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‘New Brigade’

iceage_newbrigadeWhile Denmark might not be known as a goldmine for producing great punk bands, if you’ve been reading the music press in recent months the chances are you may have come across Iceage. Rumblings of this Copenhagen band’s debut record reached the UK at the beginning of the year, as its initial release was picked up by a number of tastemaking blogs and championed in Noel Gardener’s superb punk column over at The Quietus. In his column, Gardener describes the record as ‘basically, perfect’ and ‘one of the best punk rock records released in recent years’, and I would be hard pushed to disagree.

Given that the history of punk has been mined so many times, it’s difficult to make a record that sounds like nothing else around it. Look around at contemporary punk music and you’ll find variations of Black Flag, variations of Fugazi and variations of Wire, but every once in a while something will be released that sounds completely pure. Not that the album doesn’t draw heavily from post punk influences, but everything is so right about this recording, from the songs to the production, that it manages to distinguish itself among any number of copyist acts. It’ll be interesting to see whether this album is a one-off fluke, but New Brigade captures the essence of what makes punk so damn exciting in the first place.

It’s scrappy, energetic production makes it easy to imagine in a live setting, barely held together on record you can only imagine things intensifying at shows. The guitars clatter against each other, almost lost in the muddle of noise, before being dragged out by some hook that comes out of nowhere. While this doesn’t sound like a record made for anyone other than the band themselves, there are standout tracks (‘White Rune’, ‘New Brigade’, ‘Broken Bone’) with choruses that will bounce around your head for days. Albeit sung in singer Elias Rønnenfelt’s signature sluggish drawl. While the band certainly aren’t scared to thrash out a minute long punk jam, their perhaps at their best when these bursts of near-melody jump out completely unexpectedly.

The early excitement Iceage picked up has quickly multiplied in recent months. With a US release for New Brigade on Dais, at the time of writing the band is currently embarking on a full tour of the states. Whether or not they can maintain the often fleeting attention of the modern indie press remains to be seen, but for now we’re just glad to see this record being noticed. A proper punk record from an exciting new talent.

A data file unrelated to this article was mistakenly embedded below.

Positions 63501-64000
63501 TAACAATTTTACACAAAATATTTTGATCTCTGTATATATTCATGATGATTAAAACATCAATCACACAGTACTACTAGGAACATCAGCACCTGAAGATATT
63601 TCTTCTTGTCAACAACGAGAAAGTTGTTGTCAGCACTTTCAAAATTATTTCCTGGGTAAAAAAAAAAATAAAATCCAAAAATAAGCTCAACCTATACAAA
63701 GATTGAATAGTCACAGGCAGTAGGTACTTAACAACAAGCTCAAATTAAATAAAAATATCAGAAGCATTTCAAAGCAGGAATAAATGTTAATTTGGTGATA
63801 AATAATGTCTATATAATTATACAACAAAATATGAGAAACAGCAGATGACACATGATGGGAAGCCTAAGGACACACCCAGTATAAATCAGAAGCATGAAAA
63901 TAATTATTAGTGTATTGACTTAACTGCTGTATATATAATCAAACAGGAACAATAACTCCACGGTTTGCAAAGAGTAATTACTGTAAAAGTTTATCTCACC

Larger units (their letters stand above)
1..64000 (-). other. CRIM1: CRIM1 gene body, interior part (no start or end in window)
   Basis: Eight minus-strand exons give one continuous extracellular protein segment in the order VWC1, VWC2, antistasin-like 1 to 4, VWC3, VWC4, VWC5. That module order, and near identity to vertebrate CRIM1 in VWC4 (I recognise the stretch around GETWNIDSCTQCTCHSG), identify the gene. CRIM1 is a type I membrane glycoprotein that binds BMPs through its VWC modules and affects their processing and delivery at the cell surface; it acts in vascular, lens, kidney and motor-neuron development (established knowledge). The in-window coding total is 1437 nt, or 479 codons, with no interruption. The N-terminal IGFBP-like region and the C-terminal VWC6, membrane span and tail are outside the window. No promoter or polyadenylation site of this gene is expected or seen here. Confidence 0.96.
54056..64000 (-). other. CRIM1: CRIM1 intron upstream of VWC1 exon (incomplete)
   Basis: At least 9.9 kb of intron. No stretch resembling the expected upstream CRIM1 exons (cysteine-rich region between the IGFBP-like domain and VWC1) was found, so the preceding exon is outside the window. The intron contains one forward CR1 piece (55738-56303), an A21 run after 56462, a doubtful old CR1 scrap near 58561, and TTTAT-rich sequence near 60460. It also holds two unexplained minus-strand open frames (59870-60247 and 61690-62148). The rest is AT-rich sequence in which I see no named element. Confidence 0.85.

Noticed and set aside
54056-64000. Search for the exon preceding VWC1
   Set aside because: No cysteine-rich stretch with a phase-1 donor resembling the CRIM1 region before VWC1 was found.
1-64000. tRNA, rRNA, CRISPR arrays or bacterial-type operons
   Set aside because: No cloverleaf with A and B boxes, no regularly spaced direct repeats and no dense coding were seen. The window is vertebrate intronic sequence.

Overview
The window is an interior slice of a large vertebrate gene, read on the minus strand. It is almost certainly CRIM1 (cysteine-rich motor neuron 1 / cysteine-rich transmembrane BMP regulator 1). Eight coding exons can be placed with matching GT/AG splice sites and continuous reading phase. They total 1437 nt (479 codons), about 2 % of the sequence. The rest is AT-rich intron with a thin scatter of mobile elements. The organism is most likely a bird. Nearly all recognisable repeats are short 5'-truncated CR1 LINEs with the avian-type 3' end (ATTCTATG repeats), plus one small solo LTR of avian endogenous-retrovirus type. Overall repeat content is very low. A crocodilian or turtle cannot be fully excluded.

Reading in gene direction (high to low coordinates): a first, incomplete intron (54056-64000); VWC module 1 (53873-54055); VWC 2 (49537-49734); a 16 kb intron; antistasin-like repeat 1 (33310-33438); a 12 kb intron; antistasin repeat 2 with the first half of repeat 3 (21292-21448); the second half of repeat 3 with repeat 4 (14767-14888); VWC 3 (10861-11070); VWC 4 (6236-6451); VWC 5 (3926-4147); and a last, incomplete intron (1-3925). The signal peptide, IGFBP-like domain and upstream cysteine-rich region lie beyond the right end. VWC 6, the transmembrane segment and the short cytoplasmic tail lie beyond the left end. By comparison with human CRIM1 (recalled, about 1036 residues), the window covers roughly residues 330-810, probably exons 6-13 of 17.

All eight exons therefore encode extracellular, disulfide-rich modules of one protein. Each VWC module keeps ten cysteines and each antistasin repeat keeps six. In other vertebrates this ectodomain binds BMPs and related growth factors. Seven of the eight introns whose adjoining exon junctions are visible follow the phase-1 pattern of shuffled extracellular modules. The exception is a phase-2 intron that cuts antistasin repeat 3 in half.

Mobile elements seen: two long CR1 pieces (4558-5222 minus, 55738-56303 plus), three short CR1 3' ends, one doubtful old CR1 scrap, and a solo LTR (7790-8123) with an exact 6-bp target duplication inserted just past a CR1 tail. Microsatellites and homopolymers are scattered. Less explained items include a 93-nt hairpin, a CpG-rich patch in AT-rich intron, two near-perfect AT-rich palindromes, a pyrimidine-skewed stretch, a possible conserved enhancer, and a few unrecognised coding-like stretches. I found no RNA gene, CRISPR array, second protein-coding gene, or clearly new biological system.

Sleekly Lion.

Video – New Brigade

Live Reviews

The Sonics and Wire at Meltdown Festival 2011

Southbank Centre, London
18th June 2011

The now prestigious Meltdown is an annual festival staged at the Southbank Centre in London. In the past, the festival has been curated by the likes of Scott Walker, Ornette Coleman and David Bowie. Jeff Buckley’s final appearance in the UK, before his death, was famously at Meltdown in 1995 but this year’s event was organised by former lead singer of The Kinks, Ray Davies and his line up didn’t disappoint.

Supporting American garage rock legends The Sonics in the Royal Festival Hall are art punk Situationists Wire. Embarking on a set filled with flurries of distortion and clanging drones, Wire’s performance contains several tracks from their latest album. The radical four-piece continue to wind down to punk’s underworld with empowering chimes and jangles. Lead singer Colin Newman’s pessimistic vocals in the title track of new album ‘Red Barked Tree’ is a highlight of the evening for the London band. ‘Outdoor Miner’, from the classic 1978 album ‘Chairs Missing’ is as gloomy and heartfelt as ever.

The London band return to the stage from an encore with their final song ‘Pink Flag’. Despite enthusiastic demands from the crowd for more songs from the band’s earlier albums, Wire are more interested in continuing to experiment and play newer material. Emphasising this new direction bassist Graham Lewis ends the song by telling the Southbank crowd that “that’s about as pink as it gets”.

Introduced by Ray Davies as a group that are a “big part of American history” and “a rock band that were around way before The Kinks even had a car” The Sonics enter the stage. Opening with thunderous renditions of The Brandos’, ‘He’s Waiting’ and Barrett Strong’s ‘Money (That’s What I Want)’ it is plain to see why the band’s stripped-down approach has influenced a lot of people in the rock music world, including the likes of Iggy Pop and Kurt Cobain.

Songs like ‘Cinderella’ and Little Richard cover ‘Keep A-Knockin’ (But You Can’t Come In)’ are delightfully raucous and garage rock classic ‘Strychnine’ prompts a large amount of the audience to swarm away from their seats and be able to dance closer to the stage. This is followed by the exhilarating ‘Lucille’ and the gut-wrenching ‘Psycho’. The latter is frantically performed and filled with lead vocalist Gerry Roslie’s signature neurotic screams.

Richard Berry’s warming ‘Louie Louie’, suitably the song that led to Ray Davies conceiving ‘You Really Got Me’, is the first song performed by the band after the encore. The sinister ‘Bad Attitude’ is the best of the bunch of new songs available on the latest EP release ‘8’ which is followed by their flagship tune ‘The Witch’. Raw and penetrative, the performance of this song epitomises what the Tacoma legends were all about. The Sonics were way ahead of their peers and predecessors, and tonight they lit the room. They played hard, they played fast, and it’s good to see them back.

Alex Penge